But just think, dear reader, of all that potato mashing….

So, this is a bit of an aide memoire for next year:

No homemade pastry, don’t panic about any visiting chefs, create a large pot of something delicious and pray for good weather.








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Christmas Eve Parties

You know when you mishear something?

Well, I was at my upholstery class and we were chatting in a Sussex Housewife sort of a way when I mentioned that I was thinking of having a poker party on Christmas Eve.

Someone said, ‘Blimey that’s rather retro and risqué ‘

‘Not unless it is the strip version,’ I said.

‘Well, there’s not much to strip,’ she said.

‘What?’ I said.

‘You’d just unwind it,’ she said.

‘Unwind what?’ I said.

‘Well the sheet, the tablecloth, whatever,’ she said.

‘What??’ I said.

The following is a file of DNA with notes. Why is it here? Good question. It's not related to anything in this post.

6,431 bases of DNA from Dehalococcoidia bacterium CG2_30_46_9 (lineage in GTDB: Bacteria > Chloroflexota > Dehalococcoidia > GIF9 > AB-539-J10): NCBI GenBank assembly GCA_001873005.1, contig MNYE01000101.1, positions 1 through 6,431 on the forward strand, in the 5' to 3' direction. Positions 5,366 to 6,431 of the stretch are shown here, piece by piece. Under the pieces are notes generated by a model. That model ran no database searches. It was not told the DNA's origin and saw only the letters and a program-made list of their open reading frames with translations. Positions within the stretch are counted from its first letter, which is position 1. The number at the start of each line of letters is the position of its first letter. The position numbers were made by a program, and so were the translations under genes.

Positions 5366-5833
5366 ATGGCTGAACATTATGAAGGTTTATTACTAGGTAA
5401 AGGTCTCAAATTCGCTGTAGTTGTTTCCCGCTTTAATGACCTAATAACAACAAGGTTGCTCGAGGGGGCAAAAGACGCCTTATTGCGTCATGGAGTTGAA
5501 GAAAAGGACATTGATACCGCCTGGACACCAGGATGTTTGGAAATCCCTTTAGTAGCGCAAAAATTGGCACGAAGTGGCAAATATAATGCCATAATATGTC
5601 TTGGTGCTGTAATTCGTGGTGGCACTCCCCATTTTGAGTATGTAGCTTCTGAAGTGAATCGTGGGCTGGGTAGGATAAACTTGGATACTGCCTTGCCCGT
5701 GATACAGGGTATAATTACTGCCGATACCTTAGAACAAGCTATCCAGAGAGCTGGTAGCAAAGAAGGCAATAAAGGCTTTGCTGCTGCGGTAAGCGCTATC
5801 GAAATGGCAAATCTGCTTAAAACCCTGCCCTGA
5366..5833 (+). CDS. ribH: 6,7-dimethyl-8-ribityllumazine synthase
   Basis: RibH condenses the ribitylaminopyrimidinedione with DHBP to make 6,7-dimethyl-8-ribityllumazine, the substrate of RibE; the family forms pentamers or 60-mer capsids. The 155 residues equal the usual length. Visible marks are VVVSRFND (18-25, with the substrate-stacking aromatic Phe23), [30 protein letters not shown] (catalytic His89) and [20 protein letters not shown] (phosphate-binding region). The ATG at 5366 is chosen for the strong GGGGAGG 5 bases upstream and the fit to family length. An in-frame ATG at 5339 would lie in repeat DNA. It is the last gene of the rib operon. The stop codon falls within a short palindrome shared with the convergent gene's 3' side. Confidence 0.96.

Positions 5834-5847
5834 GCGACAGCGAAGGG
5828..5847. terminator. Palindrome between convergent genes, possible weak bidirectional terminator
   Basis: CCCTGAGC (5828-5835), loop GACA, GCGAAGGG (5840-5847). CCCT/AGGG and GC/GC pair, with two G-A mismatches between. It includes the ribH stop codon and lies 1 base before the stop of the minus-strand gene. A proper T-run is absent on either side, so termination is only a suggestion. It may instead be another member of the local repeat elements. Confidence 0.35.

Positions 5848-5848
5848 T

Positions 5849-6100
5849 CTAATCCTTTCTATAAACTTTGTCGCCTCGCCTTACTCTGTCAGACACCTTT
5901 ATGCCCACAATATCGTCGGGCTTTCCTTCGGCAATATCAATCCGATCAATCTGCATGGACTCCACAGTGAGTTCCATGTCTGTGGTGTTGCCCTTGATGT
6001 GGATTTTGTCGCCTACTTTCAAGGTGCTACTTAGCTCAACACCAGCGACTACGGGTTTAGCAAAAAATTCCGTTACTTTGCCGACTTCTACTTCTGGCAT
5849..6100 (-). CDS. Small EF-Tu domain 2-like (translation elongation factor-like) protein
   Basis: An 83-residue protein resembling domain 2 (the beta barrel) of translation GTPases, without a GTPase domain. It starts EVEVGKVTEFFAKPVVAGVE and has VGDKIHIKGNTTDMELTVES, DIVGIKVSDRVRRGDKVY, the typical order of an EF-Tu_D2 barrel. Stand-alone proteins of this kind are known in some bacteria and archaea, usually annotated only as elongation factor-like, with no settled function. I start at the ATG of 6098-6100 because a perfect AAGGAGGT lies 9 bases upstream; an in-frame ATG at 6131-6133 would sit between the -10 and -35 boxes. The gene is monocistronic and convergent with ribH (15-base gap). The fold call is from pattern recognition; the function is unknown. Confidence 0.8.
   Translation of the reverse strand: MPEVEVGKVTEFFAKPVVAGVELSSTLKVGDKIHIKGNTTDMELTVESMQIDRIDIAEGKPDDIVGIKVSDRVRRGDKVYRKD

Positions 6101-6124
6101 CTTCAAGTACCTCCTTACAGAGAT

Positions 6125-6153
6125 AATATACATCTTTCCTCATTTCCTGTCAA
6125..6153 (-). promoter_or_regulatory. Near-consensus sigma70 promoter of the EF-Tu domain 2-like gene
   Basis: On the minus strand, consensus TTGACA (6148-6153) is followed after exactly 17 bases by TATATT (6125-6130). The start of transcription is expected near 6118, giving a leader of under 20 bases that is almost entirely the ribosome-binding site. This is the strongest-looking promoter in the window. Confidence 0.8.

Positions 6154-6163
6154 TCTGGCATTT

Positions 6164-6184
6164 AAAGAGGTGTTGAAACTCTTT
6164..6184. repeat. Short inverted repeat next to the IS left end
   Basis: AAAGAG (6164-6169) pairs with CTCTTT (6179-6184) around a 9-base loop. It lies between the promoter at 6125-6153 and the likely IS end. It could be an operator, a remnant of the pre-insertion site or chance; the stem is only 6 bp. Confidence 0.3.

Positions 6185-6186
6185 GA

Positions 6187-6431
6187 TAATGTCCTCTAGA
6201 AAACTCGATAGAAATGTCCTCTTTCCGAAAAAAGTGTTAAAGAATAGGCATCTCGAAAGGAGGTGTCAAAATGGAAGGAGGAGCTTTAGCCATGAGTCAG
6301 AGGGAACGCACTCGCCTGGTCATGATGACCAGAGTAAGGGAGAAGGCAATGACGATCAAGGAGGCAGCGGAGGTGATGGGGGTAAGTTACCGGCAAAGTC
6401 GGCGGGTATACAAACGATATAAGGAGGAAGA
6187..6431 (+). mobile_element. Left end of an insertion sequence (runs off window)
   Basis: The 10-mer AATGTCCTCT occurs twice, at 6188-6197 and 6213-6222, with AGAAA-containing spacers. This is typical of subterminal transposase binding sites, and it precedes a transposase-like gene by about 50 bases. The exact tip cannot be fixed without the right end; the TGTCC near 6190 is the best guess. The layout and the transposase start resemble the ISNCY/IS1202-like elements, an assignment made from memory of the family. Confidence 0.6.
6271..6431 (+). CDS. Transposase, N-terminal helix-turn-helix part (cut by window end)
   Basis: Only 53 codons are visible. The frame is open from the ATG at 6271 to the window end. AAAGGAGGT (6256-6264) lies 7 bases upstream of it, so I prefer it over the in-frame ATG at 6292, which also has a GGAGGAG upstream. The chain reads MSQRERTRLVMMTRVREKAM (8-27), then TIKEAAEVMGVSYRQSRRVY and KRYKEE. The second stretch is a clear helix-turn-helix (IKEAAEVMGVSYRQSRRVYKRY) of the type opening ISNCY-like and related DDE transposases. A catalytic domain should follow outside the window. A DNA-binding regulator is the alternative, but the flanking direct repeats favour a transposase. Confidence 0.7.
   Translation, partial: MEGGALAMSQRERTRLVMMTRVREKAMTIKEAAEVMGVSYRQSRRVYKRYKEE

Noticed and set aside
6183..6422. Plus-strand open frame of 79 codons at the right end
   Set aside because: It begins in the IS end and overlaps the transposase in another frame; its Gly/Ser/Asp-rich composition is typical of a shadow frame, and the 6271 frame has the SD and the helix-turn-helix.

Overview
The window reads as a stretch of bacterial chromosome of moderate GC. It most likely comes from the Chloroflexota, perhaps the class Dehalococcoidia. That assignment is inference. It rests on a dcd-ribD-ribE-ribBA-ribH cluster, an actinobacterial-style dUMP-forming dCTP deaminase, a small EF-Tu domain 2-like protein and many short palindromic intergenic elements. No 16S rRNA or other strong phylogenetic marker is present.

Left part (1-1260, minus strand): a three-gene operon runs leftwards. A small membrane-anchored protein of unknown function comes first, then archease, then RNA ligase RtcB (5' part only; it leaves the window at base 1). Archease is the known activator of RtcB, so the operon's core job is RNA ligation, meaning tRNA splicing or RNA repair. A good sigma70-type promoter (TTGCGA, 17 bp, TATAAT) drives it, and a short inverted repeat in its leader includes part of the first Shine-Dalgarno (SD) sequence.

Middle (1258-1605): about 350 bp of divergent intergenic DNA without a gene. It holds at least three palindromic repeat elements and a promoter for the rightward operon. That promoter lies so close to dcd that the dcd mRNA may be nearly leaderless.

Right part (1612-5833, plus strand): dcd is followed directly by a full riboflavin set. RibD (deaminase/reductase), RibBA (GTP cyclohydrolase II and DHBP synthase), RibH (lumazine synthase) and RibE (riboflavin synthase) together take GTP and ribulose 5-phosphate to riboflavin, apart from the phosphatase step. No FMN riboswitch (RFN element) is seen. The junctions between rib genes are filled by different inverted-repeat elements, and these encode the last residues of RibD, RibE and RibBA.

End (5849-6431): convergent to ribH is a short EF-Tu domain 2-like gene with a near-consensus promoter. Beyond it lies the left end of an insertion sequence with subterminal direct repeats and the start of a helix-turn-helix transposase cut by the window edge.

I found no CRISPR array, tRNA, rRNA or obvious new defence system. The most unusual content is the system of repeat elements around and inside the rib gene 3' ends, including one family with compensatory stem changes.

‘The toga,’ she said.

Now I had not thought about a toga party for a long time – and it did bring back a range of memories…..

Two days later, I was in a charity shop as is my wont, and I was looking for a pair of curtains (unsuccessfully as it turns out, but charity shopping is always a lottery.)

Another woman was also rootling around looking at a large white sheet/tablecloth/duvet cover and we got chatting.

‘I’m going to a toga party,’ she said.

‘Really?’ I said.

‘Yes,’ she said, ‘ We do it every Christmas Eve.’

Blue Trousers

‘By the way, it’s a black tie event,’ said my best beloved as he headed off to somewhere in Bulgaria leaving me with a very busy week – and nothing appropriate to wear.

I had just sold on eBay the only dress I had which could have passed muster at a black tie event and now had three days before the event and really no time to go shopping.